Scorsese #5: Taxi Driver (1976)

It would be pretty easy to say this is the greatest psychological thriller of all time. The handful of movies that come close always have something a bit cartoonish to them, but what drives Taxi Driver is an unrelenting sense of disturbing realism. It's also aged well; out-there serial killers feel like freak occurrences, but unhinged, isolation-maddened, wannabe-super heroes are all over nowadays.



Scorsese #24: Silence (2016)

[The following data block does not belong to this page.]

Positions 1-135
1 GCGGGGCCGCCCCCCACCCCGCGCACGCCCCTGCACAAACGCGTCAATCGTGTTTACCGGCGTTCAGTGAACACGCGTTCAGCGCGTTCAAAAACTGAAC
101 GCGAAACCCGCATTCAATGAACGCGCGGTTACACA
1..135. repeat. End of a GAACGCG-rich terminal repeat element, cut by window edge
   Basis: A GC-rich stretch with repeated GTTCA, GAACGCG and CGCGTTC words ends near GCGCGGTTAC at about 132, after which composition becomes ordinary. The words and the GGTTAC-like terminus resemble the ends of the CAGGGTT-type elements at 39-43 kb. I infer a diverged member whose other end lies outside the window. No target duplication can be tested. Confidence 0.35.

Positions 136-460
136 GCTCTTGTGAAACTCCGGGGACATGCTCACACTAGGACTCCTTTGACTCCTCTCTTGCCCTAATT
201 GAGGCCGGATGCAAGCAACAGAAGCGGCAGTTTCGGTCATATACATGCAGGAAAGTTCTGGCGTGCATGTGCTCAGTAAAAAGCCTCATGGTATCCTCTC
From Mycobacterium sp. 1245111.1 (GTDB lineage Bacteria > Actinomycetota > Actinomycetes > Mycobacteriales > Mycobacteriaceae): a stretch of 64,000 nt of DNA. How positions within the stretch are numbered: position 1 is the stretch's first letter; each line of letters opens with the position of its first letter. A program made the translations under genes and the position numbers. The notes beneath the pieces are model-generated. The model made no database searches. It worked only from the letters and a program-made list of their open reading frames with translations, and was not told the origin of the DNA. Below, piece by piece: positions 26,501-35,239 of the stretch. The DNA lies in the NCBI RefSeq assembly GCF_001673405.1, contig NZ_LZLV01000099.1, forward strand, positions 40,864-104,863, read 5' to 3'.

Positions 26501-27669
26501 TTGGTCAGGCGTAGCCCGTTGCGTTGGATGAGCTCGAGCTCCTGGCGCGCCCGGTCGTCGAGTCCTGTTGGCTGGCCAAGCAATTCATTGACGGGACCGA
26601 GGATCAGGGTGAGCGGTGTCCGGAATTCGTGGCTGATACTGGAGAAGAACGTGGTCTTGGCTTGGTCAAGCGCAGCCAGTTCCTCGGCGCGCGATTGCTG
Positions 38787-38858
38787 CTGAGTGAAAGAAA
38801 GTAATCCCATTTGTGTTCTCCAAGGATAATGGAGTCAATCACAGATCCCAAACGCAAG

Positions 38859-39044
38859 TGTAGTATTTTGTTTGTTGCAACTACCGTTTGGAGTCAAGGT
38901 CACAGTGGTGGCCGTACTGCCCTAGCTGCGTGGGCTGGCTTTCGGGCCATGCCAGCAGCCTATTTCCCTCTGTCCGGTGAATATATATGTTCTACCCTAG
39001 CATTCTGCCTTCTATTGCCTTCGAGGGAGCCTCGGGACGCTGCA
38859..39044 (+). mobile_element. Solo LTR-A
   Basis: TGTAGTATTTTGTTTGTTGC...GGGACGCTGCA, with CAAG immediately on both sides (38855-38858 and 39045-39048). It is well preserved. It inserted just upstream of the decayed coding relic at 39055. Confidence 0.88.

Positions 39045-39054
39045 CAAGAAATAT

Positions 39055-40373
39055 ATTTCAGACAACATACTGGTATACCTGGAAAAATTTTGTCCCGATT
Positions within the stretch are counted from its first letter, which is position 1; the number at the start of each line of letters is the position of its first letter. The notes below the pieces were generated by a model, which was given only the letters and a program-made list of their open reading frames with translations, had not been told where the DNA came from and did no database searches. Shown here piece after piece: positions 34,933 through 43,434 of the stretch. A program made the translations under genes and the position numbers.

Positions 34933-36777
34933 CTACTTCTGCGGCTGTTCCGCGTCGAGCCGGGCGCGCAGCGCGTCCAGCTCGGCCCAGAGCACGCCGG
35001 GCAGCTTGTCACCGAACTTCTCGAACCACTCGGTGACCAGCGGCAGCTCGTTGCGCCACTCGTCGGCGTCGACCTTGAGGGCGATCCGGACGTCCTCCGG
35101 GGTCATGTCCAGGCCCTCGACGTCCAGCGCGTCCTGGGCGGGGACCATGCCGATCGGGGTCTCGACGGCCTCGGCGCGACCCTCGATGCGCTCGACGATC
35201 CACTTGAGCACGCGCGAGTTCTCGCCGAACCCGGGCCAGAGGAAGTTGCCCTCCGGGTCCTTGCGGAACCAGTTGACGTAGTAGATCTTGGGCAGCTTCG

Here are some Jewish people being massacred in Lisbon's main square. Notice the people up front. As key members of the Portuguese Inquisition, Portuguese Jesuits and other mendicant friars searched out hidden Jewish communities, who were massacred upon discovery. This went on from 1531 to 1773. The fact that the Portuguese Jesuit characters in this film were witnessing Buddhists doing to Christians what Jesuits did to Jews in Portugal was either intentional or unintentional irony, but Scorsese never lets on.

It's a very well-made movie, but the main character is not believable as a 17th century Jesuit. Every aspect of his character bleeds with modern thinking, and there's no getting past that for me.